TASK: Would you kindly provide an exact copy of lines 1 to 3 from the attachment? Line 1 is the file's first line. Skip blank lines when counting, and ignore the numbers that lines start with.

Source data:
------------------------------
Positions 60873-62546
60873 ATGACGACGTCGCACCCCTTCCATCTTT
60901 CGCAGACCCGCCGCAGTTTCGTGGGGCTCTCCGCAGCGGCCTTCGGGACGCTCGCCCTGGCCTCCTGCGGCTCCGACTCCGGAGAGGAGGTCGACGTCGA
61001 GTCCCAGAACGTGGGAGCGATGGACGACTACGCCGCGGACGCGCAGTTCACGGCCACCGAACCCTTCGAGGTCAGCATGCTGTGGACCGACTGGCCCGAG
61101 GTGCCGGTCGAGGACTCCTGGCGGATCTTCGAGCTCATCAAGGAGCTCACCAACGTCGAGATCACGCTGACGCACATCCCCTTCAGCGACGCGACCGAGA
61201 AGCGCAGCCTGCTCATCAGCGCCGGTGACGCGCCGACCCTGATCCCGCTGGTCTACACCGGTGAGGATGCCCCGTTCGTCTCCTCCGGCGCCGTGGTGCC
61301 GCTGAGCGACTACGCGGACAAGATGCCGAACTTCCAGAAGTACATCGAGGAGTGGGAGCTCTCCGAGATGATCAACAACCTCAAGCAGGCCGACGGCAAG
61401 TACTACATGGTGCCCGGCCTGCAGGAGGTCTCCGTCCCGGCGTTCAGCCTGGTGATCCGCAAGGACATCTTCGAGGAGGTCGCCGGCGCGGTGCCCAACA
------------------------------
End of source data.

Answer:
Positions 60873-62546
60873 ATGACGACGTCGCACCCCTTCCATCTTT
60901 CGCAGACCCGCCGCAGTTTCGTGGGGCTCTCCGCAGCGGCCTTCGGGACGCTCGCCCTGGCCTCCTGCGGCTCCGACTCCGGAGAGGAGGTCGACGTCGA